Parallel distributed discrete event simulation module for the Aivika library
The represented aivika-distributed package extends the aivika-transformers package and allows running parallel distributed simulations. It uses an optimistic strategy known as the Time Warp method. To synchronize the global virtual time, it uses Samadi's algorithm.
Moreover, this package uses the author's modification that allows recovering the distributed simulation after temporary connection errors whenever possible. For that, you have to enable explicitly the recovering mode and enable the monitoring of all logical processes including the specialized Time Server process as it is shown in one of the test examples included in the distribution.
With the recovering mode enabled, you can try to build a distributed simulation using ordinary computers connected via the ordinary net. For example, such a distributed model could even consist of computers located in different continents of the Earth, where the computers could be connected through the Internet. Here the most exciting thing is that this is the optimistic distributed simulation with possible rollbacks. It is assumed that optimistic methods tend to better support the parallelism inherited in the models.
You can test the distributed simulation using your own laptop, although the package is still destined to be used with a multi-core computer, or computers connected in the distributed cluster.
There are additional packages that allow you to run the distributed simulation experiments by using the Monte-Carlo method. They allow you to save the simulation results in SQL databases and then generate a report or a set of reports consisting of HTML pages with charts, histograms, links to CSV tables, summary statistics etc. Please consult the AivikaSoft website for more details.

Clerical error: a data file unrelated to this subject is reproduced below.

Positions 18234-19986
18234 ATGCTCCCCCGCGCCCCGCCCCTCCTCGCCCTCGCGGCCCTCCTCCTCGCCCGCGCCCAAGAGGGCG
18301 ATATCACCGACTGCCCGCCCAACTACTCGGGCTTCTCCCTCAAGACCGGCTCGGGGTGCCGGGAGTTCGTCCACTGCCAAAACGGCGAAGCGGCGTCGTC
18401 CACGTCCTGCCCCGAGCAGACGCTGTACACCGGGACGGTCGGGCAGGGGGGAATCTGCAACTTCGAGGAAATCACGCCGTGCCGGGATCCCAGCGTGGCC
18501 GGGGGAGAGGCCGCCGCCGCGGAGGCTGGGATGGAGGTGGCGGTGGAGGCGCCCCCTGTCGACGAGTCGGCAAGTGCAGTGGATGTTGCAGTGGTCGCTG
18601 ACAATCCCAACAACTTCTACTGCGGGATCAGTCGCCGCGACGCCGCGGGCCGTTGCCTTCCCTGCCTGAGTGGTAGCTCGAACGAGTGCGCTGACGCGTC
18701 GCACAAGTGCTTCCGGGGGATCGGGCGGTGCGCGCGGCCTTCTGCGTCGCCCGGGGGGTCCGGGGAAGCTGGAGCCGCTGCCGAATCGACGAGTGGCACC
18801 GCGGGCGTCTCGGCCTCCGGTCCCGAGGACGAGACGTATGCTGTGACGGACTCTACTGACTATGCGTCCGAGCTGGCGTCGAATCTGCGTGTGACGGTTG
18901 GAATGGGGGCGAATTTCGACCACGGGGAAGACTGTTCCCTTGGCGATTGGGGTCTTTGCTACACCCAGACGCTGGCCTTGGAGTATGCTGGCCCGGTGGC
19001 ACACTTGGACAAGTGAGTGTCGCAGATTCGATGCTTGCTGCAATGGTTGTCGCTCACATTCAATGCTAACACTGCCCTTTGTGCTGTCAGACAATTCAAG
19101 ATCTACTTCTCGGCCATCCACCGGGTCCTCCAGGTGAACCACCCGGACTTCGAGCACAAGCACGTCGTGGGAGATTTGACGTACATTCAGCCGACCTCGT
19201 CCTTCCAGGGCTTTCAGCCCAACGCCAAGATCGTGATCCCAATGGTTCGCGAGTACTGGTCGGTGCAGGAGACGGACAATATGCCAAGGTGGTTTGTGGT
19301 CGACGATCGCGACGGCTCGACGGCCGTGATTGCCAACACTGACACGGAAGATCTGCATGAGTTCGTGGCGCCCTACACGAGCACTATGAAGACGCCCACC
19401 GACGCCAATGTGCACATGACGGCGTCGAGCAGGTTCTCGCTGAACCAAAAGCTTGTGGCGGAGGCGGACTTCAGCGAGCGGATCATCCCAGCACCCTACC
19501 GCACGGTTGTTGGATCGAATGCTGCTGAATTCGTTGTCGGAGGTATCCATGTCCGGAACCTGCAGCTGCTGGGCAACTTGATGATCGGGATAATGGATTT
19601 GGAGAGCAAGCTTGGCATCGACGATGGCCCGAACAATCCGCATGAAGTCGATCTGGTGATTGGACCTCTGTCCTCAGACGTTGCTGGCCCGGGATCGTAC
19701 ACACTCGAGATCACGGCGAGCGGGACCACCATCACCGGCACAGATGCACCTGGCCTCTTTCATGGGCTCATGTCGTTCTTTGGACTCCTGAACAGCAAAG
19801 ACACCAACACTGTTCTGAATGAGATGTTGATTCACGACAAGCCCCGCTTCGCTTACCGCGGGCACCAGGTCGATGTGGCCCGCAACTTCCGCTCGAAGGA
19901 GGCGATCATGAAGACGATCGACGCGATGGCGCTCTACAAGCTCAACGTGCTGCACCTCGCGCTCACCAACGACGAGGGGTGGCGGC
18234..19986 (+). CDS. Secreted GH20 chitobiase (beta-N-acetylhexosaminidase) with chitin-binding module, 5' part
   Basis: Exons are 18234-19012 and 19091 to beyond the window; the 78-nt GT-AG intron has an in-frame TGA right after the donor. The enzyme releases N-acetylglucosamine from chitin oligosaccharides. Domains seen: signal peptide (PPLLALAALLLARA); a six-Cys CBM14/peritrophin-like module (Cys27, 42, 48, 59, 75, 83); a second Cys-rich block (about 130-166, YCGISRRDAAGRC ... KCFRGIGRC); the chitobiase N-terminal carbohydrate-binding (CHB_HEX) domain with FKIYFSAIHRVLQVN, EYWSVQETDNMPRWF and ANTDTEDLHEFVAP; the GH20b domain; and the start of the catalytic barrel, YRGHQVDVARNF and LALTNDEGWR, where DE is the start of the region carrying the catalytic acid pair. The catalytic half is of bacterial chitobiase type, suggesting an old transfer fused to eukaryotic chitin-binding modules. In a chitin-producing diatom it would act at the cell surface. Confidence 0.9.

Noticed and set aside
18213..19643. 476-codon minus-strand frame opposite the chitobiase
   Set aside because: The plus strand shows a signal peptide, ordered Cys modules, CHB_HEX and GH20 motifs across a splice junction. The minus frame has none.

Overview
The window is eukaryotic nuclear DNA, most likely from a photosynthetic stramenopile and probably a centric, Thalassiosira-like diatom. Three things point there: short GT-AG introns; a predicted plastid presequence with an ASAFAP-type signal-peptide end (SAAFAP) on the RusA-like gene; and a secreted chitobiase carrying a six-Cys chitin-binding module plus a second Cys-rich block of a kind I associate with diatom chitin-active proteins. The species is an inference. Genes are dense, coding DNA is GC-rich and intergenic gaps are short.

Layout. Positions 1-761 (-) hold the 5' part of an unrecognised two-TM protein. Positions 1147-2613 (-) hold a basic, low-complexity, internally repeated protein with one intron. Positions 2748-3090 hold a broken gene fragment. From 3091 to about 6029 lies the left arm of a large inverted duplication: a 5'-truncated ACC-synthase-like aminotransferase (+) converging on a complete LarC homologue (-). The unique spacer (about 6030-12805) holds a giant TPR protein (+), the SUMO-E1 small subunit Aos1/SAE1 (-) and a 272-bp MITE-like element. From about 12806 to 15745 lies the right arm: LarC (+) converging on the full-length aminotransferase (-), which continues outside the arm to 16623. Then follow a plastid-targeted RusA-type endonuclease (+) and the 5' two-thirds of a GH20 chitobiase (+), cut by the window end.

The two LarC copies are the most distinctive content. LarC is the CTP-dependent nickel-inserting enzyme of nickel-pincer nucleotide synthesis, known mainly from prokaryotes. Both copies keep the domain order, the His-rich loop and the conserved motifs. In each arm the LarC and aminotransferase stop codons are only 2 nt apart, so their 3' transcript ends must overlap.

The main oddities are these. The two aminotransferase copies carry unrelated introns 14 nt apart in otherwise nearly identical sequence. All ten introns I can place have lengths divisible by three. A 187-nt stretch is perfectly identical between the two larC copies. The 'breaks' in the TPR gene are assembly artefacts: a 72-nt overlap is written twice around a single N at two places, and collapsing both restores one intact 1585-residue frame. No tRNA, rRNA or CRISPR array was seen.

Regarding the speed of simulation, the recent rough estimation is as follows. This estimation may change from version to version. For example, in version 1.0 the rollback log was rewritten, which had a significant effect.
When simulating sequential models, the speed of single logical process of the distributed module in comparison with the sequential aivika module varies and depends essentially on the number of simultaneously processed discrete events, or the number of simultaneously running discontinuous processes, which is very close. If there are many simultaneous events, then the distributed module can be slower in 4-5 times only. The more simultaneous events are defined in the model, the less is a gap in the speed between modules. But if the simultaneous events are rare, then the distributed module can be slower even in 15 times, where the sequential module can be exceptionally fast. At the same time, the message passing between the logical processes can dramatically decrease the speed of distributed simulation, especially if the messages cause rollbacks. Then it makes sense to define the time horizon parameter. Thus, much depends on the distributed model itself.
When residing the logical processes in a computer with multi-core processor, you should follow the next recommendations. You should reserve at least 1 core for each logical process, or even reserve 2 cores if the logical process extensively sends and receives messages. Also you should additionally reserve at least 1 or 2 cores for each computational node. These additional processor cores will be used by the GHC run-time system that includes the garbage collector as well. The Aivika distributed module creates a huge amount of short-living small objects. Therefore, the garbage collector needs at least one core to utilize efficiently these objects.
You should compile your code with options
-O2 -threaded, but then launch it with run-time options